Are you treating the digital world too much like print?

As regular reader of this blog may know, I once worked for the monolith that was Sensis – Yellow Pages’ publisher some years back.

At the time I sought them out as a potential employer because I knew how easily their directory business model could adapt to an online world, and how well they could leverage their relationship with pretty much every single business in Australia.

Now some 15 years later, their revenues are being decimated by newer, faster online players.  Many of their customers are also getting some small satisfaction out of years of YP’s practice of increasing their advertising fees by upselling and playing off competitors by taking their advertising spend elsewhere.

One of the early signs that Sensis was not grasping the new medium was when they tried to sell their customers a package which reproduced their printed directory ads on their website.  So when you found a business using their search engine, you also got what appeared to be a scanned version of their Yellow Pages ad.

In other words, they failed to understand the notion of the internet being a medium in its own right, with its own new way of presenting information, instead using it to try to replicate the more comfortable printed world from which they sprung.

Buildng bridges to adoption

In fairness, there’s nothing wrong with providing customers with a familiar bridge between an old medium and a new one.  Early television did much the same thing when they simply put radio presenters and programs in front of a camera and called ‘action’.

But such bridges can also become quickly outdated as customers often understand the new medium faster than the providers and look elsewhere for a more appropriate provider – in the web’s case, Google and its competitors.

And since the lightning fast uptake of smartphones and devices, the idea of printing anything has become obsolete as people use their screens for reading, viewing and presenting instead.

Old habits die hard

Still, only a few months ago, I was asked by a client to essentially replicate their printed catalogue on their website.

Ordinarily I would try to stress to them that whilst this approach might work well in the print world, there may well be better ways of achieving the same result by using digital presentation techniques.

But in this case, this print paradigm was a mainstay of their industry, so they were convinced that replicating it was the way to go.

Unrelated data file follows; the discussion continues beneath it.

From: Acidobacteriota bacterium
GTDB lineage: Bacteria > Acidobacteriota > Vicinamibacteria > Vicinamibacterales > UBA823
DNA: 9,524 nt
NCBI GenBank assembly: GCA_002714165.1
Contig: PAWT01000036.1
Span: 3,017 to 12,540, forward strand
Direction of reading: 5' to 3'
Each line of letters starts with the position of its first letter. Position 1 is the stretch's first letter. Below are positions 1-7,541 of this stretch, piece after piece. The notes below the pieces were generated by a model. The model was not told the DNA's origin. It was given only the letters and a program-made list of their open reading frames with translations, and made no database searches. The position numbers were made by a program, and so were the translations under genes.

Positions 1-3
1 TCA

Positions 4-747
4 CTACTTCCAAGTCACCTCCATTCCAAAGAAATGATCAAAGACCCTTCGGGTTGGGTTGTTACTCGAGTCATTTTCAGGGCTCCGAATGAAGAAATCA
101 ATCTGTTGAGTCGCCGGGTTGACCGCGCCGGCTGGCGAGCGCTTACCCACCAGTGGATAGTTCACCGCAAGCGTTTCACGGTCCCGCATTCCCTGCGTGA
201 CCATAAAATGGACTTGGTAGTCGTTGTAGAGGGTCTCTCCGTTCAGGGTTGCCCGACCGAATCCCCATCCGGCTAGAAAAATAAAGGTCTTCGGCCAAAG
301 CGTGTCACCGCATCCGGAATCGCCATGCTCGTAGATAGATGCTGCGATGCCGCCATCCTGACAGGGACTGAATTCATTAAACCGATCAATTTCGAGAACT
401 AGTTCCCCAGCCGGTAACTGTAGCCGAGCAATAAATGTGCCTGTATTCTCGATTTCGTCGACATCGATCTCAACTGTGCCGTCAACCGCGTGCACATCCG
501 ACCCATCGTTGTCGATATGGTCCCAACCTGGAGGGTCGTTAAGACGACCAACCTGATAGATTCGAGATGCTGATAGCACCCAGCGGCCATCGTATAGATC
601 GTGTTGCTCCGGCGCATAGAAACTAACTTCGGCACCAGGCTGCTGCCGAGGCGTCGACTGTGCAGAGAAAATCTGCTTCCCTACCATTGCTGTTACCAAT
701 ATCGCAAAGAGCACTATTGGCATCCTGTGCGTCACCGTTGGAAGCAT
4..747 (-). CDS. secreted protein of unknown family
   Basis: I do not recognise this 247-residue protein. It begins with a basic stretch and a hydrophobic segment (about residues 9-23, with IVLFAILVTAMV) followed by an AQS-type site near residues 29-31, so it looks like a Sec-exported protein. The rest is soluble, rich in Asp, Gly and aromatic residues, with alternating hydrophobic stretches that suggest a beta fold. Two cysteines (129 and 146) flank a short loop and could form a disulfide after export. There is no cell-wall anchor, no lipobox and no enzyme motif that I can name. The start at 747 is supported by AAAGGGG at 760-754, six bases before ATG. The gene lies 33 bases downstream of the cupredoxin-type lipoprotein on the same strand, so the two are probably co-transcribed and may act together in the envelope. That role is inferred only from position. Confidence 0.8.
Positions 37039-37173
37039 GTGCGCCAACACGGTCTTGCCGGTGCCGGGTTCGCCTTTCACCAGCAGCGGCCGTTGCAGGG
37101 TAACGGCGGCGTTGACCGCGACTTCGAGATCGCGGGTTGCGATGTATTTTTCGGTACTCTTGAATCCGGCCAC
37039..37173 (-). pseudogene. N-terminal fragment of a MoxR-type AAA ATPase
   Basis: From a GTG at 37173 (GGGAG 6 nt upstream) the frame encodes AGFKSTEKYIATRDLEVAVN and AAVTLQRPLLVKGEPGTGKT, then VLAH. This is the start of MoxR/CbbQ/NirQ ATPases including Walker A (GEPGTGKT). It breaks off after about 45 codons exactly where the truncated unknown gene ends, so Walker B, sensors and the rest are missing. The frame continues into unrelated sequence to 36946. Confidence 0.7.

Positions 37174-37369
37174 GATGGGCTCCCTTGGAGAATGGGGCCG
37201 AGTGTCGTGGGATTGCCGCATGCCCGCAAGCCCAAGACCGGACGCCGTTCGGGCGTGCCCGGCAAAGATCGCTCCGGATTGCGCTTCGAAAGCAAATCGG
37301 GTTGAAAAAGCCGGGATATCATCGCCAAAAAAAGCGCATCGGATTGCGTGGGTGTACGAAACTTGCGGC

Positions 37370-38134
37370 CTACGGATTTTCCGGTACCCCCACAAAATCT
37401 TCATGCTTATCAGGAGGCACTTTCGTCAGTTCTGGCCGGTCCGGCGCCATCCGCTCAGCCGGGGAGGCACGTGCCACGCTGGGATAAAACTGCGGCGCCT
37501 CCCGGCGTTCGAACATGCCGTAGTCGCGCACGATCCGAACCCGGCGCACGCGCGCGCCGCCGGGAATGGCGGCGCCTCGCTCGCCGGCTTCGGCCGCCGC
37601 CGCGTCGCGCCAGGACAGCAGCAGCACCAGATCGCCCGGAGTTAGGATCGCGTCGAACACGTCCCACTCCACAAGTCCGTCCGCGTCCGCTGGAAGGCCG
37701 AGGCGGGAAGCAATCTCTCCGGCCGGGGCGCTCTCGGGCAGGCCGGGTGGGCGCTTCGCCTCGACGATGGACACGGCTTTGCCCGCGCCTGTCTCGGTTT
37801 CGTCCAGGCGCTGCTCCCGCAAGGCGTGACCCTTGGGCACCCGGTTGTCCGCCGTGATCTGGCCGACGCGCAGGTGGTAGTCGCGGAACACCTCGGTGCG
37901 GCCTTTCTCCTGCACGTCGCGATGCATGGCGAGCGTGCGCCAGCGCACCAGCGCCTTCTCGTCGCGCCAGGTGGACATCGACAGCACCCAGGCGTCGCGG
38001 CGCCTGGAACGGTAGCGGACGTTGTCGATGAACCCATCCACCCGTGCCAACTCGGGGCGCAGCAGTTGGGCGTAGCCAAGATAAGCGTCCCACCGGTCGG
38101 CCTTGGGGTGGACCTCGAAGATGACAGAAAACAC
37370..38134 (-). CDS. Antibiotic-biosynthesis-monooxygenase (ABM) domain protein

You might be able to guess the result. Replicating the print catalogue in a way that would work online not only chewed up the bulk of their budget, their insistence that it be the major form of all important navigation created considerable technical challenges and in turn delays – all when simply using standard page presentation and gallery tools would achieve much the same result for a fraction of the time and budget.

And explains the acceleration in my hair loss!

Focus on the objective, not the mechanism

Whilst the client was happy with the end result, I think they secretly wondered if their investment in what was essentially a bygone paradigm was really worth it.

Whilst their may well be the odd occasion to replicate the print world online – for example when content needs to be printed for presentation or storage purposes, in most cases the digital world will provide far better ways of presenting information than print was ever capable of doing.

Why would you try to replicate a printed catalogue when you can tap into often far more effective presentation techniques like video, animation and other techniques and effects?

The best way to harness the capabilities of the new media is to approach your professional not with the solution, but with the problem.

New solutions to old problems

Instead of saying “we want to put our catalogue online”, tell them that you want to present your product in a way that is enticing, exciting and demonstrative and if not allowing for an immediate sale, takes them as close to the sale as possible.

Most professionals are not only across most of the presentation techniques available to you for your budget, but are usually excited by the challenge of creating the solution for you.

You may well be very pleasantly surprised with the solution the professional presents to you!

In addition to being a leading eBusiness educator to the smaller business sector, Craig Reardon is the founder and director of independent web services firm The E Team, which was established to address the special website and web marketing needs of SMEs in Melbourne and beyond.

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